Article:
Fundamentally, such people aren’t much use, but there is much to be exploited here. If these people are in decision making positions and you’d like to them to act in your favour, all you have to do is get to them last. Just make them flip to your way of thinking, make sure no one else talks to them before they enter the crucial meeting and the world is yours.
This is an important realisation you have to have. Everything is, to some extent, flawed and everything you do is an attempt to reduce the level of imperfection. Everyone makes mistakes, things generally don’t go to plan so have to find ways of making sure that you find and correct issues before this is too late. Obviously, this is what review/testing and all the standard project stuff is about. But the crucial thing to remember is that it is the people who are flawed and collectively everyone and everything has to act to reduce problems.
The amount that flaws can be eliminated is simply another aspect of the Bermuda Triangle. If you have enough time and money, you can test/fix/control for many years and you’ll get close. This is a space industry thing, very expensive, one shot and it has to work as near to flawlessly as is possible. But even space stuff expects and gets some issues.
Most of us don’t work in that kind of industry and our scope for validation and verification is much less. There isn’t a problem with this. Its just a balance of risk. A website selling shoes can go live with issues. We won’t need a Shuttle mission to repair it.
The key point is, if you accept that things are inevitably flawed then you have to accept that it is your responsibility to organise the process by which collectively the project decides who to handle the flaws.
One obvious characteristic of an arse is that they tend to accept that corners are cut during a project (usually because they are too scared to declare a slip) but then blame people for there being issues at the end. Phrases such as “How did you let this happen?” can be heard. If you accept risk then accept the consequences of the risk not going your way. And, always accept that things are flawed.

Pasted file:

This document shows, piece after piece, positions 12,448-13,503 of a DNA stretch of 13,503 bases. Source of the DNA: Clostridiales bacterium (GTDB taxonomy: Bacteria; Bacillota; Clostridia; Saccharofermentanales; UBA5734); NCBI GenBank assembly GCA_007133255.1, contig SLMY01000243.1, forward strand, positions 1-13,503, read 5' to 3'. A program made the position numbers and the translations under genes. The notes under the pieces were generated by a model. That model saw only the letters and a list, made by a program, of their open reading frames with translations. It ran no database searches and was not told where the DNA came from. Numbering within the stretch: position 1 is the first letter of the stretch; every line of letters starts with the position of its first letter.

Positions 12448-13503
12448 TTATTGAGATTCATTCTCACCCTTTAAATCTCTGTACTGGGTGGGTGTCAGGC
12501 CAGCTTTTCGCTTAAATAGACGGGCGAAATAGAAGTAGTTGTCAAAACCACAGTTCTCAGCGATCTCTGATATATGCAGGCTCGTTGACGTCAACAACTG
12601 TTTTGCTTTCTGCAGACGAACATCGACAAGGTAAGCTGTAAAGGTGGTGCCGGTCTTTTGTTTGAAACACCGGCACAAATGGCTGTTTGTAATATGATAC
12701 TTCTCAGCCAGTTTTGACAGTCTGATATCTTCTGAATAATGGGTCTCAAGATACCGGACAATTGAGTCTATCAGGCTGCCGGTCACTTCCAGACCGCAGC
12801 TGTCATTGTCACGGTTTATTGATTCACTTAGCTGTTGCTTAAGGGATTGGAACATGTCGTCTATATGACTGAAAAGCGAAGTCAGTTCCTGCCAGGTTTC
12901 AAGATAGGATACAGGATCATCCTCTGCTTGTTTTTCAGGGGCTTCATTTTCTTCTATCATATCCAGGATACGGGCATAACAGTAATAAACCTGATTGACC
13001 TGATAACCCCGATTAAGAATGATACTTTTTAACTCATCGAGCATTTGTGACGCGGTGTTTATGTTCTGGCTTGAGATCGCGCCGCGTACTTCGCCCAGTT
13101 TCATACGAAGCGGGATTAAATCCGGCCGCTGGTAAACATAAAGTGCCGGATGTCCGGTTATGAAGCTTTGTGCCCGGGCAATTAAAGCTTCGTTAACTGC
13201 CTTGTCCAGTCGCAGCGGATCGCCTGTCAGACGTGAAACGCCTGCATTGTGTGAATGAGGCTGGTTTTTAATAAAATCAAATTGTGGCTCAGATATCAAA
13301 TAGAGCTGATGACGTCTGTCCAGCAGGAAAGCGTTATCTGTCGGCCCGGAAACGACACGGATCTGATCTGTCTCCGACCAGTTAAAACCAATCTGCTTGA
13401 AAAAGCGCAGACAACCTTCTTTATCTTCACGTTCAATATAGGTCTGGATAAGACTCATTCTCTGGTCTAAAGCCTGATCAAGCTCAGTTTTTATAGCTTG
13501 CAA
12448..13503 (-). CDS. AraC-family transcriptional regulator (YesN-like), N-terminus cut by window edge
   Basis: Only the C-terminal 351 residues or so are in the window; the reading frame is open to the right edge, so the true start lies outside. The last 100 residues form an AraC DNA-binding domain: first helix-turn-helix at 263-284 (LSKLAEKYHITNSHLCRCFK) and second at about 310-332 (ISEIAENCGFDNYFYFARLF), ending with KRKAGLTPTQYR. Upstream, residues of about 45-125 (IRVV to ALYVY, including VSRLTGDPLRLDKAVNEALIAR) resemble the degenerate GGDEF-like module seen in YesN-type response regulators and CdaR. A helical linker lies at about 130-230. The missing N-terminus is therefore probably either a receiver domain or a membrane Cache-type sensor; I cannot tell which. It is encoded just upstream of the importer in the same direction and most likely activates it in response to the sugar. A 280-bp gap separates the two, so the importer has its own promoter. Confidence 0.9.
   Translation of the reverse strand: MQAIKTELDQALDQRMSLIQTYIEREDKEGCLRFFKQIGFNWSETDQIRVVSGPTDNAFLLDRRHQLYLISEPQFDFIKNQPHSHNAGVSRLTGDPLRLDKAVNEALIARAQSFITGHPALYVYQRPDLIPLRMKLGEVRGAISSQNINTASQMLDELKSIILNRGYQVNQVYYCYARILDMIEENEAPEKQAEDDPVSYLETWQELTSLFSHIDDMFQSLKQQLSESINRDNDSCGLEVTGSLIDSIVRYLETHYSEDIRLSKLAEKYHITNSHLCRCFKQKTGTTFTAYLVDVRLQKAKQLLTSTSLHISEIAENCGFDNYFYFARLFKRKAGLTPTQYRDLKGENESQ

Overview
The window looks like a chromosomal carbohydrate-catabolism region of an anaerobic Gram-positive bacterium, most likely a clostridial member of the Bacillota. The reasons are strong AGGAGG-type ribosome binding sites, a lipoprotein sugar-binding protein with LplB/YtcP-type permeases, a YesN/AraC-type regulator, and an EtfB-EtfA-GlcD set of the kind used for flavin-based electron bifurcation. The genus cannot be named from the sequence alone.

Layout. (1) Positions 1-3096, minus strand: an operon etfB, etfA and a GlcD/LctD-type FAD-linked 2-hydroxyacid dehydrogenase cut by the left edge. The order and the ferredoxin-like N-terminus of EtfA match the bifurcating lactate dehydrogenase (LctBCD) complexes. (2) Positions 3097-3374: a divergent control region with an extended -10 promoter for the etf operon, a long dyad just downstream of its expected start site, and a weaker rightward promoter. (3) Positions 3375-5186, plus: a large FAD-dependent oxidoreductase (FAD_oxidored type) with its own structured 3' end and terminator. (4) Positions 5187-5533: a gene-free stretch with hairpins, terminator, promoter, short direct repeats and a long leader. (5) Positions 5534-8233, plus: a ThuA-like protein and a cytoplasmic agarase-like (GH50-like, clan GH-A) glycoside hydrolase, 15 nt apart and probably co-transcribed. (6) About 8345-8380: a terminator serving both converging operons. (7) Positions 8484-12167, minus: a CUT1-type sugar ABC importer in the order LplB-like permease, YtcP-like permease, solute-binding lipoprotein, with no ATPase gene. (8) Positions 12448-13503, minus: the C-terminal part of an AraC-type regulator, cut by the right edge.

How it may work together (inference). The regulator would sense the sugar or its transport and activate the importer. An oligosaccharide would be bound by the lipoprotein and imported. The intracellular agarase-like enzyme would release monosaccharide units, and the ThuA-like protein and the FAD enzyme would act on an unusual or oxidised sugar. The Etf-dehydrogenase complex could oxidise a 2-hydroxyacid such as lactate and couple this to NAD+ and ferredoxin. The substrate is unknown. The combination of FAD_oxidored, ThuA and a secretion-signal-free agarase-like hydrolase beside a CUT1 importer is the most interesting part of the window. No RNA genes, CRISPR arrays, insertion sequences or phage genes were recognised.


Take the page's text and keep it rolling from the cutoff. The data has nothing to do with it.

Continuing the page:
Its something that almost all text books won’t mention but is to blame for more mistakes that almost anything else. As we have already established, most people working in IT are not very good at it and, those that know they are out of their depth, are typically either paralysed or hamstrung by fear. Decisions made in the context of fear are almost always bad ones. Conversely, a good way to spot a Good Guy is see that someone has no fear in any situation.
Fear does very strange things to arses. It has a tendency to make them avoid the truth and to concoct and intricate web of nonsense that they believe sounds more plausible. It also makes them very tetchy and have a strong tendency to snap at people for no reason. Almost always this is because people want to avoid a kicking and are not understand the basic rules of damage limitation.
Sometimes the only thing that stops an Arse being a Good Guy is their ability to handle their fear. Often they are intelligent, decent people who, through lack of bottle alone, make an arse of things. If you are not scared, you are thinking clearly, so always take fear out of the equation.